Avalanche deaths in the United States: A 45-year analysis

Charles E. Page*, Dale Atkins, Lee W. Shockley, Michael Yaron

*Corresponding author for this work

Research output: Contribution to journalArticlepeer-review

Abstract

Objective. - To describe the demographic characteristics and patterns of death of persons killed in snow avalanches over a 45-year study period. Methods. - The national avalanche database was the source of data in this retrospective, descriptive study. Results. - A total of 440 victims were killed in 324 fatal avalanches, of which 87.7% were fully buried, 4.7% were partially buried, and 7.6% were not buried. The average age was 27.6 ± 10.6 years, and 87.3% were men. Victims who died included climbers (25.5%), backcountry skiers (22.7%), out-of-bounds skiers (10.0%), snowmobilers (6.8%), in-bounds skiers (5.2%), residents (4.5%), ski patrollers (3.6%), workers (3.6%), and motorists (3.0%). Over the 45-year study period there appear to be decreases in the deaths of in-bounds skiers, highway workers, and motorists. Increasing fatalities were observed among out-of-bounds skiers, snowmobilers, ski patrollers, and backcountry skiers. Most deaths occurred in Colorado (33.0%), Washington (13.2%), and Alaska (12.0%). Conclusions. - Avalanche fatalities have increased over the last 45 years. Climbers, backcountry skiers, out-of-bounds skiers, and more recently snowmobilers constitute the majority of the victims. The decrease in deaths among groups that benefit from avalanche control programs supports the benefit of avalanche prevention strategies. Further study is needed to assess the impact of avalanche safety education for individuals who travel in remote and uncontrolled terrain.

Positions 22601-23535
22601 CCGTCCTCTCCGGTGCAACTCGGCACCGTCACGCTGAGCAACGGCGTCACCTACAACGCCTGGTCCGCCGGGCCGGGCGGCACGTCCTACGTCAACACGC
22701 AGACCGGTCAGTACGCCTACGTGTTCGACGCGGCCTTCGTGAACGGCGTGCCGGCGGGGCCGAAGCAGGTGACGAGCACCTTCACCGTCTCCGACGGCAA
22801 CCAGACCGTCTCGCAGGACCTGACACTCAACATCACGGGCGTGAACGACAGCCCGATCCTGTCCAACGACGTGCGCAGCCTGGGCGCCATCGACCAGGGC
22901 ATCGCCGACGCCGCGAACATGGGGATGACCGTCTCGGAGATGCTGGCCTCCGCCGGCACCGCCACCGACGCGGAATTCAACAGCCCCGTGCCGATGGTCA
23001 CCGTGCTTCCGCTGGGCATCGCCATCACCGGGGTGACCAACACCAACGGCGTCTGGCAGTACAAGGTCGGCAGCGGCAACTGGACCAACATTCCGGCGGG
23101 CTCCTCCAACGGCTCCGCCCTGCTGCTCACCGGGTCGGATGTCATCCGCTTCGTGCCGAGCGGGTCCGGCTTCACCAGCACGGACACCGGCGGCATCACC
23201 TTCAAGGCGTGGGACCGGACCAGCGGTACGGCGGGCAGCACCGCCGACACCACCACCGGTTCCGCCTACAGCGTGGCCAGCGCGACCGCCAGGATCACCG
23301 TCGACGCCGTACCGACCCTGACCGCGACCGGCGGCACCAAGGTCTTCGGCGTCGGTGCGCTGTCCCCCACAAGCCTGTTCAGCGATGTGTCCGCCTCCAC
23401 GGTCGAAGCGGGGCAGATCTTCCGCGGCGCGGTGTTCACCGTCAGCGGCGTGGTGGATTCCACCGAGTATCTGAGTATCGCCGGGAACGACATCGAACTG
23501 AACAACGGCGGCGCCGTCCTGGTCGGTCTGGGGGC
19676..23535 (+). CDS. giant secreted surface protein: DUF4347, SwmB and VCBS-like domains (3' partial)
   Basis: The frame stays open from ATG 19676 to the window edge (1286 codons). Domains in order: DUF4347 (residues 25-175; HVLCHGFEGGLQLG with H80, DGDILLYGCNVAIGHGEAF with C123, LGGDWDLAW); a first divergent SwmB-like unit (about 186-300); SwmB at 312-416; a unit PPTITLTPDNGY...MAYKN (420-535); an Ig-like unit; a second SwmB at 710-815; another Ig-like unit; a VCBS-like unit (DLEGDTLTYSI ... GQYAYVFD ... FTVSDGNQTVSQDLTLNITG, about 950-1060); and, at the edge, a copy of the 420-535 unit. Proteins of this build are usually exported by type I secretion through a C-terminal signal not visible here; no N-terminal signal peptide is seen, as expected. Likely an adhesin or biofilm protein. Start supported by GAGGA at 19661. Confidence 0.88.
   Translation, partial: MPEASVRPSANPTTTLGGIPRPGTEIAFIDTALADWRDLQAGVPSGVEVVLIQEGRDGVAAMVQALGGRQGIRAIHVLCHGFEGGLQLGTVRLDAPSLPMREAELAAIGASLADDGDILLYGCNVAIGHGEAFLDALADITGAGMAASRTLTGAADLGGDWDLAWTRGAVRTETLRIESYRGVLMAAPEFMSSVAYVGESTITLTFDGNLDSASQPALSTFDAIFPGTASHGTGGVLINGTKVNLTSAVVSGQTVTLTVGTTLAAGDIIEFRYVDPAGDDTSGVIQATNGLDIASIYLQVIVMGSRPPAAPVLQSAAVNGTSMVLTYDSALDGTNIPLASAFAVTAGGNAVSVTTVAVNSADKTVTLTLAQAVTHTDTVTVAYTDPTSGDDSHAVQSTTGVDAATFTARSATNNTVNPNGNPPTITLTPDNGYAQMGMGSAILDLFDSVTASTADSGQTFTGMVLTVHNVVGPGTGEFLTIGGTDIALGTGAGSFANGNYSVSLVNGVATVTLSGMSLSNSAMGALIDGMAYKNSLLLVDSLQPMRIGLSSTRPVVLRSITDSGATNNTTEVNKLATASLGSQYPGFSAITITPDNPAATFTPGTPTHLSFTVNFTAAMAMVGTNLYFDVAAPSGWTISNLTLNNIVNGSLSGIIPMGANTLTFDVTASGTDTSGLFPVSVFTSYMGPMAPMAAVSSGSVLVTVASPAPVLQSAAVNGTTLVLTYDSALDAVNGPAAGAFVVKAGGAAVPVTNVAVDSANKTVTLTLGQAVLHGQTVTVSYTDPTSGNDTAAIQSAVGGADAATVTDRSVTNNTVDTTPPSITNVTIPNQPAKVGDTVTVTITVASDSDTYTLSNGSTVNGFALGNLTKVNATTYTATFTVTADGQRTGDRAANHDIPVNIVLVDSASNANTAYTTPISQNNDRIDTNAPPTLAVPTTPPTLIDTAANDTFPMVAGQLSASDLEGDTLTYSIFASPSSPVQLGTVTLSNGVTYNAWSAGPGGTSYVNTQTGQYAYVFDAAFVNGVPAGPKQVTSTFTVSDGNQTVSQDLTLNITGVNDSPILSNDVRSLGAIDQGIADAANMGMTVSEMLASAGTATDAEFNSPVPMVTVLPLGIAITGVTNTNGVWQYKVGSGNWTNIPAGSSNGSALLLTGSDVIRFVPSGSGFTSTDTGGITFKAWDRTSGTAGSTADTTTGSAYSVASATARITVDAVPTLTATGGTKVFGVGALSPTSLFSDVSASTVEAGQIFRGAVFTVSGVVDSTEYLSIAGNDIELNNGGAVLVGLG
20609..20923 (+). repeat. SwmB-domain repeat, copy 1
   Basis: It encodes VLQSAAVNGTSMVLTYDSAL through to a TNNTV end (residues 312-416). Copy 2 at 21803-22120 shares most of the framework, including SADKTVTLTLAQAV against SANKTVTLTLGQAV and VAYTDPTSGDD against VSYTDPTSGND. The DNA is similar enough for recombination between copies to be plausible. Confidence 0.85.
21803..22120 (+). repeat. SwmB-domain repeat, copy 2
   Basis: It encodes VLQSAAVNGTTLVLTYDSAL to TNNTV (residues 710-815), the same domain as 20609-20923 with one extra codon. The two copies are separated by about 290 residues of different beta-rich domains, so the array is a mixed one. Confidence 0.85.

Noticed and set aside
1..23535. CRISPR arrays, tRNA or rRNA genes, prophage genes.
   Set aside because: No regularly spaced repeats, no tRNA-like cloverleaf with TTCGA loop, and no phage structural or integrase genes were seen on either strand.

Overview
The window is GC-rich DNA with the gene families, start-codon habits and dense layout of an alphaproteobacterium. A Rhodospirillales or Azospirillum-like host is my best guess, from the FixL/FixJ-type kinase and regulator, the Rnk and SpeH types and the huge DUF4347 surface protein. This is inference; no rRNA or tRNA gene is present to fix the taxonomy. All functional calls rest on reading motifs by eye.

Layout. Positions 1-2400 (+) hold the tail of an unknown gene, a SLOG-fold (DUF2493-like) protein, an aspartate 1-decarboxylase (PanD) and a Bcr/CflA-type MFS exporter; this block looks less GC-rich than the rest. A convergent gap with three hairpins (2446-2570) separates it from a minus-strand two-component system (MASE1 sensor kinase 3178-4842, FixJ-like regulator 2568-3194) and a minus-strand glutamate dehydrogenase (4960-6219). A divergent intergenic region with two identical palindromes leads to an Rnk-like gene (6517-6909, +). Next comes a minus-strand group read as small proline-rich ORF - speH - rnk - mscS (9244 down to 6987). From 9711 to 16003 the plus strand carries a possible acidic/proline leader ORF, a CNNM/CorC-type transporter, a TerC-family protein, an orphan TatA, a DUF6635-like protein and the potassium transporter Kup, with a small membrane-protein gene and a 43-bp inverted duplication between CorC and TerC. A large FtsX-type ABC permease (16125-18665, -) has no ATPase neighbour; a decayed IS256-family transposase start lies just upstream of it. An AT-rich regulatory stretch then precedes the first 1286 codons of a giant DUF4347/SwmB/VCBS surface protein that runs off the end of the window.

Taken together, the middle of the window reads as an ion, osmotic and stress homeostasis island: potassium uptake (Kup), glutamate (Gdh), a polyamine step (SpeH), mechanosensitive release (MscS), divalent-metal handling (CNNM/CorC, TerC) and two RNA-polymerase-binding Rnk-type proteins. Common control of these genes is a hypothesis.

Original languageEnglish
Pages (from-to)146-151
Number of pages6
JournalWilderness and Environmental Medicine
Volume10
Issue number3
DOIs
StatePublished - 1999
Externally publishedYes

Keywords

  • Avalanche
  • Skiing
  • Trauma
  • Wilderness medicine

Fingerprint

Dive into the research topics of 'Avalanche deaths in the United States: A 45-year analysis'. Together they form a unique fingerprint.

Cite this